Public Speaking Training Tip: Three Ways to Slow Down When You’re a Fast Talker

Eleni Kelakos presentation skills training, public speaking training, speech coaching

As a public speaking training coach, I am constantly saying some version of “Whoaaaaa, Nellie!” to my fast-talking clients. By fast-talking, I mean folks whose natural inclination is to talk (and, often, to think) a mile-a-minute, often verbally galloping way ahead of whoever they’re talking to.

If you’re a fast-talker you’re probably going to be inclined to talk even faster when you give a presentation and your nerves and adrenaline kick in. Unfortunately, the faster you talk, the more your audience has to work to keep up with you. And the harder they work to stay at your pace, the quicker they’ll be to tire out and to eventually tune out altogether.

Here are three suggestions from my public speaking training toolkit to help yourself sloooooooow down when you give your next presentation:

1. Assume that your audience is hard of hearing and speak accordingly. This technique (which is also useful for Quiet Talkers) will automatically force you to not only slow down, but to enunciate more clearly, and to raise your voice. Adopting this technique is a good practice even if you’re NOT a fast talker, as there is a good chance that someone in your audience really is hard-of-hearing and will benefit from your thoughtfulness. I was reminded of this when a woman walked up to me after a public speaking training and said “Thank you for speaking so clearly—I had no trouble understanding you, and I’m hearing impaired.”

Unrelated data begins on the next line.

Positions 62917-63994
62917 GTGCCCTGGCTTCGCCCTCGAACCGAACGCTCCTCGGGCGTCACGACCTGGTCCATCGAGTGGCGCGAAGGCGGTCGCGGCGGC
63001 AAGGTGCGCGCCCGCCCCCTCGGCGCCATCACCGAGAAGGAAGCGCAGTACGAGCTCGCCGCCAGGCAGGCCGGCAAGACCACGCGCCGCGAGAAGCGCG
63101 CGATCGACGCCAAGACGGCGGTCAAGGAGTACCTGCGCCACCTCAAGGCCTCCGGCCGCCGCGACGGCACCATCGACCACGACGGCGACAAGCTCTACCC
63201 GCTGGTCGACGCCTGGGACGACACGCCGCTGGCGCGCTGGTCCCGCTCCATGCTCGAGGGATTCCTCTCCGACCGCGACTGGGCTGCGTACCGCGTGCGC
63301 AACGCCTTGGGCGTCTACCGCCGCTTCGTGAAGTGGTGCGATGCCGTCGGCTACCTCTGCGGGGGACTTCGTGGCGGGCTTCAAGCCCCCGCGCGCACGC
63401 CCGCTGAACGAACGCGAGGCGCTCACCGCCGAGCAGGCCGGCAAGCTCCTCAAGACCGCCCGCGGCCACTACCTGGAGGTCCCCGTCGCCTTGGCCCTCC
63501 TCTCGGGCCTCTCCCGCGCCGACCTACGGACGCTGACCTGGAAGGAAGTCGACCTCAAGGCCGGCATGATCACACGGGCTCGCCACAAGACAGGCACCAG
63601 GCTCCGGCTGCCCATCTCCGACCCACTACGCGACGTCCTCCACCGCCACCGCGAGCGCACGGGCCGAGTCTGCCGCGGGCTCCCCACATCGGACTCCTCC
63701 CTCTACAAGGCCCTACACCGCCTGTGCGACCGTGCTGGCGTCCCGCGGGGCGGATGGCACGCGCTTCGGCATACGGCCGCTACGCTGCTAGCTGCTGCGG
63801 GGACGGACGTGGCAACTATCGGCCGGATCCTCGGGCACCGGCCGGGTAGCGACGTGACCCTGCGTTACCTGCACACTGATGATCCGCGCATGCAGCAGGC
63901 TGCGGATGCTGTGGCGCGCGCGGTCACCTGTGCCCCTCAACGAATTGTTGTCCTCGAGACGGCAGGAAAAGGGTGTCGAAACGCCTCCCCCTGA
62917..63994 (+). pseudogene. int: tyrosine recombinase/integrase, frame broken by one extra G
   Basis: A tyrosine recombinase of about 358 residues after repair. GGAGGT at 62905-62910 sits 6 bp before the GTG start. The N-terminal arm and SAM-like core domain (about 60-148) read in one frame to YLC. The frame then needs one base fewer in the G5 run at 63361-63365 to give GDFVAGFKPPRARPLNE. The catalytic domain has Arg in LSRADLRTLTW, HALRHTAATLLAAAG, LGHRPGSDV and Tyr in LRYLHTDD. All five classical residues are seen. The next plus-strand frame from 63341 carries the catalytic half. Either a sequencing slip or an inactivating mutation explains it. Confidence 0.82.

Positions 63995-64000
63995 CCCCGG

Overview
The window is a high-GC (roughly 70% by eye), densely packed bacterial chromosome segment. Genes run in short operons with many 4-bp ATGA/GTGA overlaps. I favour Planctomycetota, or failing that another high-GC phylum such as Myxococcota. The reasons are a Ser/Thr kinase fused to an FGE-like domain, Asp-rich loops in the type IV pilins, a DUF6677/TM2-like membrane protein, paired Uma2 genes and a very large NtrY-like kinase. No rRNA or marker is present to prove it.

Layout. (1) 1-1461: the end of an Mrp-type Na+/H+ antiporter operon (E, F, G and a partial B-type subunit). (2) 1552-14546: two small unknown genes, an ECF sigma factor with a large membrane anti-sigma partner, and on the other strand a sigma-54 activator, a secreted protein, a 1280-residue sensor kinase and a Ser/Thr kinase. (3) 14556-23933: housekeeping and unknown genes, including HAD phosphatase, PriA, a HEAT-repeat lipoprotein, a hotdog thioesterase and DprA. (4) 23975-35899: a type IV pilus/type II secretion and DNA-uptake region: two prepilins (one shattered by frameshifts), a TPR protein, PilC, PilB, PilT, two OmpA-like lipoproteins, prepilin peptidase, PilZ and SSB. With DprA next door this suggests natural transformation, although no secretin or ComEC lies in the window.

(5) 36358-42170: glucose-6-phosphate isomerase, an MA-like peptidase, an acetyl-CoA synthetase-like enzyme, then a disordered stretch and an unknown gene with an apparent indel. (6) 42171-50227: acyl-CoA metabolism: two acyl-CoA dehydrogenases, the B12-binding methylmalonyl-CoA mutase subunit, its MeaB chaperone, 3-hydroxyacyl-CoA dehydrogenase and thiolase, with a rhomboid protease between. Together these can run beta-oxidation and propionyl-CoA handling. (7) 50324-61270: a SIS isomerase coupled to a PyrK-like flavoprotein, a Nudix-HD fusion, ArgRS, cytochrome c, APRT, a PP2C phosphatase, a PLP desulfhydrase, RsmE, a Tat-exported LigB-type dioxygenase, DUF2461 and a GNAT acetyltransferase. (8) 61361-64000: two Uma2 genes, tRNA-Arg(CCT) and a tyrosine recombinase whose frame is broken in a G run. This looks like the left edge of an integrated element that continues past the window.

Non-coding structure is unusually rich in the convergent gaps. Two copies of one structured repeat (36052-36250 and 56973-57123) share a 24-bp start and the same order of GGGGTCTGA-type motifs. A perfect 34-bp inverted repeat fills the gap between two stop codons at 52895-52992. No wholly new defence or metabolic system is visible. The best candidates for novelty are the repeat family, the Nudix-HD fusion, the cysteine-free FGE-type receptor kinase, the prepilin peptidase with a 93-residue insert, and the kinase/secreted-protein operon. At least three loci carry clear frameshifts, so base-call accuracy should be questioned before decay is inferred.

2. Add more pauses. Dare to stand in silence for a moment before you begin to speak. Then, layer in pauses here and there—a brief one after a comma, a longer one before your next sentence or a new section. After you make a big point, pause so your audience can take it in. Adding pauses will automatically slow you down and give your audience room to absorb what you’ve said.

3. Measure your words-per-minute. A good speaking pace is around 120 words a minute. So, if you’re delivering a speech or presentation that needs to be finished within, let’s say, ten minutes, practice with a timer, and audio record yourself. If you’re within 15 seconds of the allotted time, one way or another, you’re pacing is good. If you’re more than 30 seconds over or under, practice your presentation again and again until you fall within the time parameters.

If you’re a fast-talker, try practicing one or all of the above techniques when you give your next presentation. By giving your audience room to hear you, you’ll increase their engagement and their understanding of your message—which is, of course, what it’s all about.